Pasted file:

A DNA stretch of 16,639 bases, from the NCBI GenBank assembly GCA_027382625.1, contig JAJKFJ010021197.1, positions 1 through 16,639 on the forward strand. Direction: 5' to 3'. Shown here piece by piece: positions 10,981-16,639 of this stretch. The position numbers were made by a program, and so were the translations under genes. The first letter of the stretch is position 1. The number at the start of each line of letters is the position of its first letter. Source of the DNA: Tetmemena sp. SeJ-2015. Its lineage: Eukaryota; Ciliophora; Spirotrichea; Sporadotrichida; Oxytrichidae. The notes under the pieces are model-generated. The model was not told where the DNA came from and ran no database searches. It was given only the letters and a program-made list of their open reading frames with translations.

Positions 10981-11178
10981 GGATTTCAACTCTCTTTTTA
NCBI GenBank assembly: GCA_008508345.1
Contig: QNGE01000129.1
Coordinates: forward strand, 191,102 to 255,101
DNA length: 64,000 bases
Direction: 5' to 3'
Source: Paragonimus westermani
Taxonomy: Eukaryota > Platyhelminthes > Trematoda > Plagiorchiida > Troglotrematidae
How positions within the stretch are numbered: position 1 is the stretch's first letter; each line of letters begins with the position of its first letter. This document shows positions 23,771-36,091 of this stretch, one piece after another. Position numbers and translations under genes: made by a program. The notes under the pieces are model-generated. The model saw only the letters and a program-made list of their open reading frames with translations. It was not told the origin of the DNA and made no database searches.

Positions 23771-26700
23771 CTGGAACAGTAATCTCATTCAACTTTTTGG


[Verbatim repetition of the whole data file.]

A DNA stretch of 16,639 bases, from the NCBI GenBank assembly GCA_027382625.1, contig JAJKFJ010021197.1, positions 1 through 16,639 on the forward strand. Direction: 5' to 3'. Shown here piece by piece: positions 10,981-16,639 of this stretch. The position numbers were made by a program, and so were the translations under genes. The first letter of the stretch is position 1. The number at the start of each line of letters is the position of its first letter. Source of the DNA: Tetmemena sp. SeJ-2015. Its lineage: Eukaryota; Ciliophora; Spirotrichea; Sporadotrichida; Oxytrichidae. The notes under the pieces are model-generated. The model was not told where the DNA came from and ran no database searches. It was given only the letters and a program-made list of their open reading frames with translations.

Positions 10981-11178
10981 GGATTTCAACTCTCTTTTTA
NCBI GenBank assembly: GCA_008508345.1
Contig: QNGE01000129.1
Coordinates: forward strand, 191,102 to 255,101
DNA length: 64,000 bases
Direction: 5' to 3'
Source: Paragonimus westermani
Taxonomy: Eukaryota > Platyhelminthes > Trematoda > Plagiorchiida > Troglotrematidae
How positions within the stretch are numbered: position 1 is the stretch's first letter; each line of letters begins with the position of its first letter. This document shows positions 23,771-36,091 of this stretch, one piece after another. Position numbers and translations under genes: made by a program. The notes under the pieces are model-generated. The model saw only the letters and a program-made list of their open reading frames with translations. It was not told the origin of the DNA and made no database searches.

Positions 23771-26700
23771 CTGGAACAGTAATCTCATTCAACTTTTTGG